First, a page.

Following on from my last post, you’ll know that this is an exciting time for GoodPractice, as we look at ways to enter the US market. After successfully tackling the Australian market, we knew that a different approach would be required as we looked west.

Following weeks of research and interviews with contacts who have “been there, done that” in terms of US market expansion, GoodPractice CEO Peter Casebow and I headed out to the ATD conference in Denver.

The trip was an illuminating experience and put many of our new-found assumptions about how best to break into the US market to the test. Here I share three major lessons about what we’ve learned.

1. You have to be bold

The major difference in the US is scale. Everything, and I mean everything, is so much bigger.

blue-bear

This is reflective of the US L&D market in general. There is so much choice and so much noise, so naturally things are far more competitive.

With nearly 400 exhibitors in the expo hall at ATD, I estimated that each delegate spent about 10 seconds assessing each stand.

In the UK, we use a relationship-based approach to sales, engaging prospective customers in a consultative discussion to help identify their requirements and develop solutions together. This is just as important in the US, where L&D professionals face the same challenges as their British counterparts. But in order to have that conversation in the first place, you have to make yourself heard above all the noise.

The main slogan on our stand at ATD read, ‘Let's talk performance toolkits’. A definite invitation to come and have a conversation. However, that invitation was lost in a sea of claims to be the best, the most effective, the fastest … You get the picture.

Directly opposite our stand were a couple of guys who had a video hosting platform. They had a funky name and cool graphics on their trendy, geek chic t-shirts. However, there was nothing particularly bold or attention-grabbing, such as a powerful call to action or a clearly explained business problem that they could solve. By the time prospective customers had worked out they had something to do with video hosting, they had most likely already walked on by.

We realised that we needed something bigger in order to compete in a bigger, and some might say brasher, market.

We need to be bold.

2. You have to be there

GoodPractice is an online business, so our web-based performance support toolkit can be created, sold and supported from anywhere in the world.

 statue-of-liberty

Theoretically, it doesn’t matter where we are based, as we can use technology to connect with stakeholders around the globe. A number of markets place a great deal of emphasis on the personal relationship, which requires meeting face-to-face.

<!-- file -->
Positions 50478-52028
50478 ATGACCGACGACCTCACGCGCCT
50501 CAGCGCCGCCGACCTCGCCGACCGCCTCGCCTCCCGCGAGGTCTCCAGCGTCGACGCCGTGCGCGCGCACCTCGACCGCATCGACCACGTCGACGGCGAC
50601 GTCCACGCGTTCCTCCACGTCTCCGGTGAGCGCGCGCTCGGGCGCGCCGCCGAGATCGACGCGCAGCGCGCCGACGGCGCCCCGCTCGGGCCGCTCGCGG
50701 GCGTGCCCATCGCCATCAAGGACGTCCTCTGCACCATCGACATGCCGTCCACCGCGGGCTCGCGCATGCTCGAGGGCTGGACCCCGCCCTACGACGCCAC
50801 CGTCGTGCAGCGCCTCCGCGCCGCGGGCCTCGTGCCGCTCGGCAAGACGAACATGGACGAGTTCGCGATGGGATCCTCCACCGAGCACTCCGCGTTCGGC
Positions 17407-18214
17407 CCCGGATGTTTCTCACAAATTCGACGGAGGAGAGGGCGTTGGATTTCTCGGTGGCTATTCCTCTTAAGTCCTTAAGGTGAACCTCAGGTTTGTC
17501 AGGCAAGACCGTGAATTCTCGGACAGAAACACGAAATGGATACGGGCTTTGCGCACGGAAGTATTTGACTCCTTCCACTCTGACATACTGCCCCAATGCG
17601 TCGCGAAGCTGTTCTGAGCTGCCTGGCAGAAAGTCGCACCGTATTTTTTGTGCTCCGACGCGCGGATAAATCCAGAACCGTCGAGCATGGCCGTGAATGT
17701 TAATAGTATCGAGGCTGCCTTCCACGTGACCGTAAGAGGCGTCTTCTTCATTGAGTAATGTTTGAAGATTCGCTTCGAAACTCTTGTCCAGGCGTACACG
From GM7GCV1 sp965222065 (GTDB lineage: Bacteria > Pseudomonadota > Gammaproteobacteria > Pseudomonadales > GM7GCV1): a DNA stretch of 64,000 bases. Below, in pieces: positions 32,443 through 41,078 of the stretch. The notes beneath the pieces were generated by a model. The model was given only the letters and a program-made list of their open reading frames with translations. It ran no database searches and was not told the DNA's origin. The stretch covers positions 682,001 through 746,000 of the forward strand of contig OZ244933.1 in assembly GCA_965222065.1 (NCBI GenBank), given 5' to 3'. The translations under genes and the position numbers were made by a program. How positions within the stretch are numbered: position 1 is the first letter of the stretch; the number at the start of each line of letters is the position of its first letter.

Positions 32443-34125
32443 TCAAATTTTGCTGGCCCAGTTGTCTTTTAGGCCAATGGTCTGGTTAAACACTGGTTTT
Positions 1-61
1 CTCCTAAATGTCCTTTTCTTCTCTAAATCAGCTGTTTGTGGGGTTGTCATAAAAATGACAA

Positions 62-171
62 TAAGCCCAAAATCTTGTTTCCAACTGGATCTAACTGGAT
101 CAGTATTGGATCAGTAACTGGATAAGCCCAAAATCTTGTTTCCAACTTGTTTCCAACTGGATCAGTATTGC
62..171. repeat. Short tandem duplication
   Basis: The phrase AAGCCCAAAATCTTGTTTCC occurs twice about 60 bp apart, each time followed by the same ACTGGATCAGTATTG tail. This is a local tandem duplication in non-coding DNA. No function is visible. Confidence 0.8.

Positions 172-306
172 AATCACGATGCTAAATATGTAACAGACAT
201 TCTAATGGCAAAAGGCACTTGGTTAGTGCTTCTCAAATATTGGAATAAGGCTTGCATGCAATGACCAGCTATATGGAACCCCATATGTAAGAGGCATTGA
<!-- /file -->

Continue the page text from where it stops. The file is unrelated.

The US doesn't rank as high on that index as markets such as China, for example, but there is another important factor to consider.

The confidence that is created when buying from a company that is based in the US is a significant one.

It is not related to any fear or skepticism towards foreign solutions; more the guarantee that you understand the specific nuances of their needs. With so many competing businesses that are native to the US, prospective clients will always be able to take that option.

In order to compete, this means you have to be physically present in the market, with a US address and two feet firmly planted on American soil.

3. You have to be focused

The piece of advice that stood out above all others was: don't spread yourself too thinly.

focused

In a similar vein to the ‘How do you eat an elephant?’ joke, you need to carve it into manageable portions. So, start by choosing a location, identify an industry, and stick to that. The US is far too diverse to try to cover all bases at once.

GoodPractice’s parent company Emerald Group Publishing has an office in Cambridge, MA, which gives us an excellent geographical starting point. Fortunately, we are strong in the education and finance markets in the UK, both of which are well represented in the Greater Boston area. So we have that one covered.

The importance of research

For those reading who have already looked at the US as a market to expand into, there probably aren’t any major revelations here. Plus, I am sure with a bit of wider reading, I could have learned all these points, along with various other smaller lessons, ahead of time. But finding out for yourself is part of the fun, isn't it? I can’t imagine anyone in a similar position would simply read this and consider that their market research was complete!

We haven’t completed our research yet. Given the agile approach that GoodPractice takes, we will be back in the US again soon with an updated strategy. We are not building up to some big US launch; as far as I am concerned, we are already ready to do business in the US. We’ll simply be developing our approach by adapting to new information and experiences.


  • Blue bear image credit: Peter Casebow (July 2016).
  • Statue of liberty: Flickr (accessed 8 July 2016).
  • Glasses image credit: Flickr (accessed 8 July 2016).